Intelligence: The Danger Zone

What is the danger zone when it comes to intelligence and what does it mean, and how can being more intelligent than the average be dangerous?

The danger zone of intelligence.

This is something that I have covered before in a more indirect way in other posts. However, I was inspired to write this after having my view validated and reinforced after watching a Chris Langan discussion. For anyone who doesn’t know, Chris Langan has one of the highest ever recorded IQs. His IQ is estimated to be between 190 and 210.

The Intelligence Danger Zone

The danger zone often applies to people who have a greater than average intelligence. However, they are still not as intelligent as they think they are. The danger stems from their intellectual arrogance.

This would apply to many politicians and people who have power. This is where the danger is amplified. The potential damage that these people can do in positions of power is great.

Contrast in Intelligence & Rarity

The higher you go up in intelligence or IQ points, the fewer people you will find. Genius level intelligence, which is roughly considered to be around an IQ of 145 and above. With some very rare individuals reaching around the 200 mark range in IQ. There will only be a handful of people living at any one time with an IQ of around 200. They will literally be a one in a billion individual.

However, people with a higher than average IQ such as 120 – 130 will be much more common. These are the people that will likely end up becoming, or potentially be, solicitors, doctors, professors, and politicians. They are smart, but not nearly smart enough, and fairly dumb in contrast to the rare geniuses of the world.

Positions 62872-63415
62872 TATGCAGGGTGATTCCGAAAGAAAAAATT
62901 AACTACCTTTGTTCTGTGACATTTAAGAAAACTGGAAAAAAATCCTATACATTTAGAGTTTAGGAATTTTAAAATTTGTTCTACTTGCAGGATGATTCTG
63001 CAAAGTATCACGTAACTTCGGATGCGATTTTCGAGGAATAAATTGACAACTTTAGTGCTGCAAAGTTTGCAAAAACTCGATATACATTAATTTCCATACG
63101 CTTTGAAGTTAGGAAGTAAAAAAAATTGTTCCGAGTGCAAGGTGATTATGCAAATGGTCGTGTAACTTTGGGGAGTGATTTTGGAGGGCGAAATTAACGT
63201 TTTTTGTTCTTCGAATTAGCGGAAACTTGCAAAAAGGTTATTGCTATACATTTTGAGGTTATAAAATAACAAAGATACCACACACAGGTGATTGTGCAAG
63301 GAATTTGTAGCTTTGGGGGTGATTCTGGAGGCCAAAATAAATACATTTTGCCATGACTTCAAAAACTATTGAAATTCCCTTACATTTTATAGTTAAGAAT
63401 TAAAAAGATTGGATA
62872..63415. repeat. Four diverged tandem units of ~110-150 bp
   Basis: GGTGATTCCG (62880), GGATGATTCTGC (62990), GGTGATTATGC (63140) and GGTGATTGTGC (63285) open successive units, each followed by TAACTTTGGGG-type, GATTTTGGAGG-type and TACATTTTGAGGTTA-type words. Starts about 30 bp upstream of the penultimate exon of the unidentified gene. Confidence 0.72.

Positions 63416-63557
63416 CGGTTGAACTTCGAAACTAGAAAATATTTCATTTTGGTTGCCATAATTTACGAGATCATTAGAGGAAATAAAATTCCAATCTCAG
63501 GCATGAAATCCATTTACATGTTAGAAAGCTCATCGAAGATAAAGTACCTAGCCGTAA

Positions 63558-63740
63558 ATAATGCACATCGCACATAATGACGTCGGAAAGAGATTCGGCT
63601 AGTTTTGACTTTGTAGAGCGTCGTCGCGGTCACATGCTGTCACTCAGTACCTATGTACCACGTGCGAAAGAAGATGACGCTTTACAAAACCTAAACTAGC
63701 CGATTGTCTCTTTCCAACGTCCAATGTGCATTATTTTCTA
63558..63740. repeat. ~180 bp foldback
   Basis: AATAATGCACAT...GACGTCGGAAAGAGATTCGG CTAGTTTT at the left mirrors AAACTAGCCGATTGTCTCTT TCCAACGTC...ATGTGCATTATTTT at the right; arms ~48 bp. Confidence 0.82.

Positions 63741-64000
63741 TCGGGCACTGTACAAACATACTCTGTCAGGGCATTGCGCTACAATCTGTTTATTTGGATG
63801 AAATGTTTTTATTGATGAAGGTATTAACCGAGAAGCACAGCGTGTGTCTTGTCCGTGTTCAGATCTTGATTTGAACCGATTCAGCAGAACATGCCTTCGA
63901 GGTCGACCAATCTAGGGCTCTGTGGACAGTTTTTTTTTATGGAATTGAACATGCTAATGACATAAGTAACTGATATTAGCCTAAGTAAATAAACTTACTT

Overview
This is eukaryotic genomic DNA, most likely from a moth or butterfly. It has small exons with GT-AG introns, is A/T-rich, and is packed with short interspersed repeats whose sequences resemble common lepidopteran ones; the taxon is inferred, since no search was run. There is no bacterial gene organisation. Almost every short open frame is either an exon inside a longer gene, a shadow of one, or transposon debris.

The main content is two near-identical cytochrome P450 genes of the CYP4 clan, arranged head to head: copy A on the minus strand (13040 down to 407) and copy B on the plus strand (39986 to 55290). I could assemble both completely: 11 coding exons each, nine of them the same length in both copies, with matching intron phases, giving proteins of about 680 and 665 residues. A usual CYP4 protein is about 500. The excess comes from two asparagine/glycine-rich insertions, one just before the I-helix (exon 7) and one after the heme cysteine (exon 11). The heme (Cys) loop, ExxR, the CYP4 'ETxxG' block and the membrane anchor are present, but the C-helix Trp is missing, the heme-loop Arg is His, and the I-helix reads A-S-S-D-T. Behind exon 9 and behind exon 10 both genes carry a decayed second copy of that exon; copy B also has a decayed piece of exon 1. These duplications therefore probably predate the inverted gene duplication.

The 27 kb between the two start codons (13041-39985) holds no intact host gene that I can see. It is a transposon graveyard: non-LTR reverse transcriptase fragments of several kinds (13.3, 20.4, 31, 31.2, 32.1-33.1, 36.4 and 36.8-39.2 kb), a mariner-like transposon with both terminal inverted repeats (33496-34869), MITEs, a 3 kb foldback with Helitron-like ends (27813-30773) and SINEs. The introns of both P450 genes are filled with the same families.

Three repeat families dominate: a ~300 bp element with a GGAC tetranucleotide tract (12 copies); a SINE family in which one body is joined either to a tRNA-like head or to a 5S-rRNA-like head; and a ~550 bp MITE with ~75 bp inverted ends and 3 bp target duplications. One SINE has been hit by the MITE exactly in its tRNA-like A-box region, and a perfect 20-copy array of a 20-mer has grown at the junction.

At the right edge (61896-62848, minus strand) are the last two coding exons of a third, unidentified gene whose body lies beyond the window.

Because true geniuses are rare, the above average intelligence people don’t often encounter them. So, they don’t get their opinions challenged. Because they are smarter than the majority, and because those who are smarter than them are rare, it gives them a false sense of confidence. They over-estimate their intelligence and ability.   

Conformity, Validation, & Ego

When you add that most people seek to conform, seek validation from the majority, it adds a new dimension that distorts a person’s perception of themselves. This is all tied in with a person’s ego and personal identity.

Final Comments

This is basically intellectual arrogance. This relates to the Dunning-Kruger Effect. It’s dangerous because these people end up in positions of power and authority where they can do damage.

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